Dynamic Shape Capture using Multi-View Photometric Stereo (bibtex)
by Daniel Vlasic, Pieter Peers, Ilya Baran, Paul Debevec, Jovan Popovic, Szymon Rusinkiewicz, Wojciech Matusik
Abstract:
We describe a system for high-resolution capture of moving 3D geometry, beginning with dynamic normal maps from multiple views. The normal maps are captured using active shape-from-shading (photometric stereo), with a large lighting dome providing a series of novel hemispherical lighting configurations. To compensate for low-frequency deformation, we perform multi-view matching and thin-plate spline deformation on the initial surfaces obtained by integrating the normal maps. Next, the corrected meshes are merged into a single mesh using a volumetric method. The final output is a set of meshes, which were impossible to produce with previous methods. The meshes exhibit details on the order of a few millimeters, and represent the performance over human-size working volumes at a temporal resolution of 60Hz.
Reference:
Dynamic Shape Capture using Multi-View Photometric Stereo (Daniel Vlasic, Pieter Peers, Ilya Baran, Paul Debevec, Jovan Popovic, Szymon Rusinkiewicz, Wojciech Matusik), In ACM Transactions on Graphics, volume 28, 2009.
Bibtex Entry:
@article{vlasic_dynamic_2009,
	title = {Dynamic {Shape} {Capture} using {Multi}-{View} {Photometric} {Stereo}},
	volume = {28},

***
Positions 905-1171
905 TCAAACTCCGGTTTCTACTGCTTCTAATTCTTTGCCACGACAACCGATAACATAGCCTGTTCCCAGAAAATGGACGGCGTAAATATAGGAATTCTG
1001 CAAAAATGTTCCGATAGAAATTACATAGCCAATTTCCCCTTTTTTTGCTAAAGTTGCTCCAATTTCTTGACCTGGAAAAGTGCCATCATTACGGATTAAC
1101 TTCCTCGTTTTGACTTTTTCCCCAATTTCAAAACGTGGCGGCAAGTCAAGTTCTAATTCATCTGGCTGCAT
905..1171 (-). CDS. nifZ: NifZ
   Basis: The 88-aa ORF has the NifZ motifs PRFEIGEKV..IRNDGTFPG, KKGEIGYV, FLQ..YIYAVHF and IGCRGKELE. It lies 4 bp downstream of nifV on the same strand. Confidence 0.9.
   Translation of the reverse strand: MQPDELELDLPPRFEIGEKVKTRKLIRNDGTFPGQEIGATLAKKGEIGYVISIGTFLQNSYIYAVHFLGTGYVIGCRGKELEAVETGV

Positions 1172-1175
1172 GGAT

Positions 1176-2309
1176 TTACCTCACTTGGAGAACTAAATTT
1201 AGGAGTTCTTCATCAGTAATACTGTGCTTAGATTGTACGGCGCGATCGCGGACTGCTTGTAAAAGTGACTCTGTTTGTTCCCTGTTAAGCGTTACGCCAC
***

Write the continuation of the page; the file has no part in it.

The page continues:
url = {http://ict.usc.edu/pubs/Dynamic%20Shape%20Capture%20using%20Multi-View%20Photometric%20Stereo.pdf},
	abstract = {We describe a system for high-resolution capture of moving 3D geometry, beginning with dynamic normal maps from multiple views. The normal maps are captured using active shape-from-shading (photometric stereo), with a large lighting dome providing a series of novel hemispherical lighting configurations. To compensate for low-frequency deformation, we perform multi-view matching and thin-plate spline deformation on the initial surfaces obtained by integrating the normal maps. Next, the corrected meshes are merged into a single mesh using a volumetric method. The final output is a set of meshes, which were impossible to produce with previous methods. The meshes exhibit details on the order of a few millimeters, and represent the performance over human-size working volumes at a temporal resolution of 60Hz.},
	number = {5},
	journal = {ACM Transactions on Graphics},
	author = {Vlasic, Daniel and Peers, Pieter and Baran, Ilya and Debevec, Paul and Popovic, Jovan and Rusinkiewicz, Szymon and Matusik, Wojciech},
	year = {2009},
	keywords = {Graphics}
}
Powered by bibtexbrowser